8. You won’t have any excuse to be under someone else’s control down the road.
Imagine in the future if you have only a little bit of money saved for retirement. What will you do? You may have to either keep on working odd jobs or apply for welfare. Unless you find yourself in a fortunate enough situation in which you have a rich relative that lets you spend all their money, you should probably choose to take control of your finances and your life.
By now, you may be convinced that saving and planning for retirement early is right for you, but are wondering how you should start going about this whole saving thing. Don’t worry. I won’t just throw out a few reasons to plan for retirement and leave you hanging. Here’s how to do it effectively.
1. Open a Roth IRA.
Start saving as much as you can a year—starting by the time you’re twenty. This is how compound interest works with the most benefits. You may not be able to save thousands of dollars for a few years (you do have college and other things to pay for), but you’ll be teaching yourself to plan ahead. Setting goals is better than hurling headfirst into life without a game plan.
2. Start putting a percentage of your earnings toward your retirement fund once you start earning a steady paycheck.
This should be about 10% annual income for retirement. It’s different for everyone. Make the decision that is best for you. But be sure to set a percentage and stick with it.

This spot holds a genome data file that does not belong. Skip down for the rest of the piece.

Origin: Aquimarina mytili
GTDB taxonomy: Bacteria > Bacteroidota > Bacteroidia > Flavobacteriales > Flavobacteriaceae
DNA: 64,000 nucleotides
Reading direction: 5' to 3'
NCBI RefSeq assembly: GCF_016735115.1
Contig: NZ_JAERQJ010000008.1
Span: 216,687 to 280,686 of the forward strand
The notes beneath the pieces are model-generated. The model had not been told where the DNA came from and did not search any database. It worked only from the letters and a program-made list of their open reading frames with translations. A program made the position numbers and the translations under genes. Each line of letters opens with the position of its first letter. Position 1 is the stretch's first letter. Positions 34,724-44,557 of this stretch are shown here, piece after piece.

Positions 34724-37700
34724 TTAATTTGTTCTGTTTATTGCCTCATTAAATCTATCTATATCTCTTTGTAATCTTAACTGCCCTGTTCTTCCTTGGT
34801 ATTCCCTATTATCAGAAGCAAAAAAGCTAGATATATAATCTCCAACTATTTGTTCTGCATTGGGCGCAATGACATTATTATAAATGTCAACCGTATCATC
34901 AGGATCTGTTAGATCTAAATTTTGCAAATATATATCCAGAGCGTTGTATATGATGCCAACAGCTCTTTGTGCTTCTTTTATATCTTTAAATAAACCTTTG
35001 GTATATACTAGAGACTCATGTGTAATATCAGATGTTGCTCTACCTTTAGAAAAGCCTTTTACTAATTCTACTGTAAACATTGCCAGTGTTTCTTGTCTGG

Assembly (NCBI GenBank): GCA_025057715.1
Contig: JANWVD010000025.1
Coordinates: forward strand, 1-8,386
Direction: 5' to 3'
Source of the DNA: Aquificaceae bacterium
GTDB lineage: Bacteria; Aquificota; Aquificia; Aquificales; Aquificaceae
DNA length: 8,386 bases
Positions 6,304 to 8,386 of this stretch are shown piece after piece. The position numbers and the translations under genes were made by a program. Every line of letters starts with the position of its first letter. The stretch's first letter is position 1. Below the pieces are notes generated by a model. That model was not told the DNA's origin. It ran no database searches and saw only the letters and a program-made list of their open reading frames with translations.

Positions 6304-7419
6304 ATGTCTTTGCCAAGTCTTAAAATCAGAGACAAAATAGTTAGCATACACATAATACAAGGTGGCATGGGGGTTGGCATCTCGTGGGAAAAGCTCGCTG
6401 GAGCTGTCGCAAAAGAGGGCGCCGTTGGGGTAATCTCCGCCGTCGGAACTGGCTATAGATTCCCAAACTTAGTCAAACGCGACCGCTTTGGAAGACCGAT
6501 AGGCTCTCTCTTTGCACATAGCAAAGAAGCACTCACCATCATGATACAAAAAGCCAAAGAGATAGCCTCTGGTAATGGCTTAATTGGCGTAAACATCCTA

3. If your job offers benefits, take advantage of them.
Jobs with benefits go a long way. Look out for jobs that offer a pension plan or other benefits. However, every job is different, and some jobs may not even offer you benefits. But this is not about just going out into the workforce to choose a job based solely on its retirement benefits. You may find a quality job you love that has no employee benefits at all. Saving for retirement is all about your personal preparation, and most of the time, you will have to rely solely on your own savings. Educate yourself and be ready for anything.
4. Invest in stocks.
This can also be done through IRAs, so, again, educate yourself and talk with your bank to decide on a plan that is best for you.
5. Don’t try to live your parents’ life too soon.
If you listened to nothing else I said, please listen to me on this one. Young people leave college with big dreams and small paychecks, and they want to buy all kinds of stuff that they think is necessary to live the American dream. Why? Because that’s the way they’ve been accustomed to living their entire lives. However, most forget that their parents probably didn’t start that well off. They saved for years. Think back to your childhood. Even if you weren’t aware of it, your family was probably not always living the comfortable life they may be leading now. Live below your means and gradually work your way up.
Now it’s up to you. Planning for retirement at an early age is against the norm of millennial thinking, but it’s the route that you need to take. I encourage you to sit down and think hard about what you want in life and where you want to see yourself in the next few decades. Once you have a game plan, you can really live life to the fullest. And remember: saving is not at all restrictive. It’s liberating.